Women have made great strides in dermatology. In the 1970s, only 6.9 percent of practicing dermatologists were women.1 By 2015, women represented 47.1 percent of practicing dermatologists2 and the majority— 64.1 percent—of dermatology trainees.3 Women have since attained leadership positions in many of our societies, including the American Academy of Dermatology, American Board of Dermatology, and Society for Investigative Dermatology, and we even have a society dedicated to promoting the development of women dermatologists: the Women's Dermatologic Society.

But despite these advances, women are still not equally represented in academic dermatology or dermatology leadership. Women are entering the workforce in record numbers. In the case of academic dermatology, women made up the majority of junior faculty as of 2015, with 61 percent of instructors and 56 percent of assistant professors being women. But by the time we reach full professor level, only 31 percent are women, and there are even fewer female dermatology chairs—only 16 (fewer than a quarter of all dermatology chairs) in 2015.4

Table 1. In 1993, women respresented 38 percent of the academic dermatology workforce at the assistant professor level and 34 percent at associate professor level, compared to 61 percent and 46 percent, respectively, in 2015.4

What's the problem with gender inequity in dermatology leadership? In addition to issues of underrepresentation and unfairness, there are tangible benefits to achieving gender (not to mention other kinds of) diversity. We can turn to the business world for some guidance. In a 2011 survey of more than 7,000 leaders, women outperformed men in 75 percent of the leadership competencies that were assessed.5 This leadership competence also leads to better financial performance. When reviewing past data on the performance of Standard & Poor's Composite 1500 list, female representation in top management improved firm performance, with an average increase of $42 million in firm value when the firm was focused on innovation.6 Women have the capacity to perform at high levels in leadership positions. Why aren't they doing so?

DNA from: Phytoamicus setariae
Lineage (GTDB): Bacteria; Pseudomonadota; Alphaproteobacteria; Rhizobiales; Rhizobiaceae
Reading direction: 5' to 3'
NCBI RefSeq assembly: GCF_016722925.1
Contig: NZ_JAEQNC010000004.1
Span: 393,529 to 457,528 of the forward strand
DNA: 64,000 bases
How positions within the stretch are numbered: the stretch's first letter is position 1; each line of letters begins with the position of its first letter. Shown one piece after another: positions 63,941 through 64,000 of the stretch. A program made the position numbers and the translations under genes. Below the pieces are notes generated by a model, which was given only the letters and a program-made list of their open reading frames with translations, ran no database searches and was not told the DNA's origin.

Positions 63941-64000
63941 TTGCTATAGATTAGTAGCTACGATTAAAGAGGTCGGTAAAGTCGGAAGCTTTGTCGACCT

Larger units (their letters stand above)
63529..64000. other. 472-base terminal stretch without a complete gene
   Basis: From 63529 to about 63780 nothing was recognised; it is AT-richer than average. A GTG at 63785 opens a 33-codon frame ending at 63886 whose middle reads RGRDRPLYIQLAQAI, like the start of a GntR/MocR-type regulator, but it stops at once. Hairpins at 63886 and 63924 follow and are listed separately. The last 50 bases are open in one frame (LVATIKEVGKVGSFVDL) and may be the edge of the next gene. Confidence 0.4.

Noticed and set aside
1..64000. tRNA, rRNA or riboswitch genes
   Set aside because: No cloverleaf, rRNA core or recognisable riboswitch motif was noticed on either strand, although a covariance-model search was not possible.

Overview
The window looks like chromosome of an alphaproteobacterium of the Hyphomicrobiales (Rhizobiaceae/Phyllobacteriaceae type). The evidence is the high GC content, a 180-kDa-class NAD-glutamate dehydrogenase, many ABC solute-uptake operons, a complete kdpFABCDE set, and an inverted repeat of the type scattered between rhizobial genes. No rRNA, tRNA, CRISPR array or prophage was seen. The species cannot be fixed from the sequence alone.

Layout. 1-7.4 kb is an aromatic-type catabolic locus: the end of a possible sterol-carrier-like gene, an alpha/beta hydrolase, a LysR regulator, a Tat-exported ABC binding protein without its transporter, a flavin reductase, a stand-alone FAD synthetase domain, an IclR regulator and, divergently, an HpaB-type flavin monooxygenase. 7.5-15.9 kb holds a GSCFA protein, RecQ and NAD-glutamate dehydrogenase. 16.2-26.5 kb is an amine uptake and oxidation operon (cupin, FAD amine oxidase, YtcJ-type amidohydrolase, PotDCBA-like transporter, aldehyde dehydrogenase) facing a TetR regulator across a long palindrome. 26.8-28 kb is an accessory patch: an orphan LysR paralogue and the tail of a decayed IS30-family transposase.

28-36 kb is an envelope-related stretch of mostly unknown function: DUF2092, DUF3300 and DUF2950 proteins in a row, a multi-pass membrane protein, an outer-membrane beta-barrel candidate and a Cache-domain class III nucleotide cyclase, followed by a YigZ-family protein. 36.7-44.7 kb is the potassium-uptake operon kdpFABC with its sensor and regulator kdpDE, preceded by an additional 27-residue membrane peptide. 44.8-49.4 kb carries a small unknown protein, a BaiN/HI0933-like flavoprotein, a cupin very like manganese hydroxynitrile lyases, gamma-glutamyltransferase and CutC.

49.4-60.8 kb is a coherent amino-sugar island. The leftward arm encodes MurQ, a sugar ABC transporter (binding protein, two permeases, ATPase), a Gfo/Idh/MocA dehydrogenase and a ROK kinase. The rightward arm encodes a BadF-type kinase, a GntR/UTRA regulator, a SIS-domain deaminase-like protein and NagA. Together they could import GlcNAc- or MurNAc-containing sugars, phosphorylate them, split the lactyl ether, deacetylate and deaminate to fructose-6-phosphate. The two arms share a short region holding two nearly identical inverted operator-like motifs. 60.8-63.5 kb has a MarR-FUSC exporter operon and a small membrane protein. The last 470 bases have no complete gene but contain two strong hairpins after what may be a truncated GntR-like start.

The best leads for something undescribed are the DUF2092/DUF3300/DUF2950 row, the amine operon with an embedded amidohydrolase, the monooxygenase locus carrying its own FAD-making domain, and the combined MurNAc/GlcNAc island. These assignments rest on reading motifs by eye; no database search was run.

The Leaky Pipeline is Still Leaking

With so many women entering the academic dermatology workforce, why haven't more women attained senior leadership positions? Perhaps we just need to give it more time. If we wait long enough the numbers will equalize (“more in, more up”). With the majority of junior faculty being women, the numbers should slowly equilibrate over time as this new generation of junior faculty rises through the ranks. Indeed, the numbers are improving: between 1993 and 2015, the proportion of female full professors rose from 10.7 percent1 to 31 percent.4 But the numbers don't seem to be increasing at the expected pace—likely due to attrition along the way, or what's referred to as the leaky pipeline.

Consider the number of women completing dermatology residency over the past decade. The proportion of women completing dermatology residency has been relatively stable at just over 60 percent. Meanwhile, the proportion of women entering academics has increased significantly. In 1993, about 38 percent of those entering the academic dermatology workforce at the assistant professor level were women, compared to 61 percent in 2015.4 At the same time, the proportion of associate professors has increased at a far slower rate—34 percent in 1993, 46 percent in 2015.4 This suggests that we are seeing more coming in…but not as many moving up. One reason may be that women are not promoted at the same rate as men; only 30 percent of those promoted from associate to full professor are women.4 Couple this with lower job satisfaction compared to men,7 and at least some of the reasons for the holes in the leaky pipeline are revealed.